Campus Carbon Offset Case Studies: Valencia College
Valencia College Case Study
As a result of its strong greenhouse gas reduction performance under Second Nature’s Carbon Commitment and Silver level participation in AASHE STARS, Valencia College was recommended as a pilot project for Chevrolet’s Campus Clean Energy Efficiency Campaign. Valencia College is a community college with nearly 70,000 students attending five campuses in the Orlando, Florida area. It is the only community college participating in the Chevy campus program.
The Chevy Climate Reduction Initiative is perfecting a methodology to have carbon reductions verified as voluntary carbon credits. As a result, colleges and universities reducing their carbon emissions beyond specified and demanding performance levels can sell these credits to buyers as carbon markets develop. Funds can then be used to further advance these schools’ clean energy efficiency, allowing them to achieve even greater beyond business as usual levels of greenhouse gas reductions. Chevrolet’s innovative program has as its overall goal the expansion of clean energy efficiency. Sue Hall of Climate Neutral Business Network developed the voluntary carbon methodology with the Verified Carbon Standard, for the higher education clean energy efficiency sector and has worked with us closely throughout the process.
Valencia College qualifies under the new methodology on a campus-wide basis because its scope 2 electricity emissions exceed the 6.74% annual percentage reduction threshold established as the performance benchmark (comparable to the performance achieved by the top 15% of colleges reporting under Second Nature’s Presidents’ Climate Leadership Commitments). This is the main qualification criterion for Associate Colleges for this methodology. This aggressive reduction in college-wide electricity consumption at Valencia has been achieved through staff energy efficiency efforts over the past 15 years and an institutional commitment to Green Building. For example, the College has recently installed a highly flexible college-wide Building Automation System, converting earlier ineffective systems to the one that is most user-friendly and reliable. Further in the last two years Valencia has added an aggressive behavioral energy efficiency (Energy Education) program. Valencia College has approached electricity demand reduction using three methods: (1) the construction of more energy efficient buildings; (2) installation of more efficient chiller plants and controls; and (3) the development of energy efficient behavioral practices, which reduce the college’s need for energy.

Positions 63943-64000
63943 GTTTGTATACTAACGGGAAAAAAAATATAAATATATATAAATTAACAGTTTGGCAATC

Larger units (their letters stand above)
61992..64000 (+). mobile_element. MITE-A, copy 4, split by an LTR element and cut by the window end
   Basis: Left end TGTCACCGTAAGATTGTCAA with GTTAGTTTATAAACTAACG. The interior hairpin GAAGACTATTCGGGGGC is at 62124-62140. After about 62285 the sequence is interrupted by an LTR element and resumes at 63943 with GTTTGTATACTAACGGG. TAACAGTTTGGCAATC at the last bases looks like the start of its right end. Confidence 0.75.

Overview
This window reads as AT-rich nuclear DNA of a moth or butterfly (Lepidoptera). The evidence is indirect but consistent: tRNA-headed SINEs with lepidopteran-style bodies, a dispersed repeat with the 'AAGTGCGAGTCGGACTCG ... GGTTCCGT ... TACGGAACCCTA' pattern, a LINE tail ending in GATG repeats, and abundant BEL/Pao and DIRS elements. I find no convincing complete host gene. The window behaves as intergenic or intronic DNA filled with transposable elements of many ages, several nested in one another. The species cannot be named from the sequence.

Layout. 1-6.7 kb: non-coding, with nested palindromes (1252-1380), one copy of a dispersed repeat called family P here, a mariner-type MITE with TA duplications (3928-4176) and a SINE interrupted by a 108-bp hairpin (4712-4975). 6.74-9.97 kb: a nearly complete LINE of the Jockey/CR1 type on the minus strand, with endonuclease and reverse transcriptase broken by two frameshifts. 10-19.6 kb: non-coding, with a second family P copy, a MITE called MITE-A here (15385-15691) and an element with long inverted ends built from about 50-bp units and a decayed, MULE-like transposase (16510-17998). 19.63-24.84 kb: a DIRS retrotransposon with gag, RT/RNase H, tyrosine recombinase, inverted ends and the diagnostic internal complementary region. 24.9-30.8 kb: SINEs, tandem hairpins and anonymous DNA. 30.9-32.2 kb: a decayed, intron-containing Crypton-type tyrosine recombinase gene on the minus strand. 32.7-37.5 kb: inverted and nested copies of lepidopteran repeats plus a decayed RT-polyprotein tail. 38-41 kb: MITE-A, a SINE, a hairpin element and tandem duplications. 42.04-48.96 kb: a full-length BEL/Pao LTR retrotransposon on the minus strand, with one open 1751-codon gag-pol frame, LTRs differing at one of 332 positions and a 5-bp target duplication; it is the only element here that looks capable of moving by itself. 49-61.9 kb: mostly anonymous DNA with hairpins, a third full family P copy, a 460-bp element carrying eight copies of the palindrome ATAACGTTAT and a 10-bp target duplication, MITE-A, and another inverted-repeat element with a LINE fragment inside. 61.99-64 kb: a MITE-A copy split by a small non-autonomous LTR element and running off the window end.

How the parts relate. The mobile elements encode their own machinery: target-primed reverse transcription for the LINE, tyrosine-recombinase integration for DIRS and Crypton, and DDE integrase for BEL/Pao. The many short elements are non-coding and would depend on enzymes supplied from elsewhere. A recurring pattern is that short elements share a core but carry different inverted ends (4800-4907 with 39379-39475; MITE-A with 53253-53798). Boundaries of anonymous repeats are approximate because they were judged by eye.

The estimated return on incremental capital from selling carbon credits is highly positive. At the $3 per square foot incremental cost that USGBC estimates is needed to achieve high energy efficiency performance, Valencia would achieve a 7 – 14% return on incremental capital over a 10-year span at $5-10/ton pricing for project carbon reductions.
Carbon funds paid to Valencia College by Chevrolet, through its buyer agent Bonneville Environmental Foundation, must be used for additional carbon reductions. Valencia’s Office of Sustainability is working to have the funding, which will be transferred to the college over a three year period, become seed money for an entirely new Green Revolving Fund. Considerable assistance in proposing a Green Revolving Fund was provided by staff of the Sustainable Endowments Institute (SEI).
SEI’s Billion Dollar Green Challenge encourages colleges, universities, and other nonprofit institutions to invest a combined total of $1 billion dollars in self?managed green revolving funds that finance energy efficiency improvements. Forty colleges and universities have set up Green Revolving Funds and have signed a MOU with SEI to share information as part of the Billion Dollar Green Challenge. Working with SEI to set up a Green Revolving Fund will give us invaluable capability to ensure that there is a consistent, persistent source of funding dedicated to helping us sustain our beyond business as usual leadership level energy efficiency and GHG emission reduction performance.
Valencia College’s facility directors have in the past supported major expenditures that have contributed to energy efficiency and energy use reductions. However, setting up a Green Revolving Fund would result in accelerated energy (and associated cost) savings. As a community college, Valencia does not have separate departmental budgets like larger 4-year and research institutions. Considerations raised by the College’s Chief Financial Officer to using the Chevrolet Carbon Reduction Fund monies for a Green Revolving Fund have been that other departments would then want to have their own funds. However, the fact that the Chevrolet Carbon Reduction Fund monies represent a special case, designated specifically for further carbon reductions, addressed this concern.
Having embraced the documentation of our college’s GHG emissions for the Second Nature Commitments and documentation of many aspects of our operations for STARS, Valencia College’s office of sustainability recognizes the importance of Lord Kelvin’s adage “If you cannot measure it, you cannot improve it.” The Chevrolet Carbon Reduction Initiative, in addition to bringing in new funding, is stimulating greater measurement and improvements in our energy operations. Valencia encourages other colleges with strong energy efficiency programs to join Chevrolet’s exciting pilot project.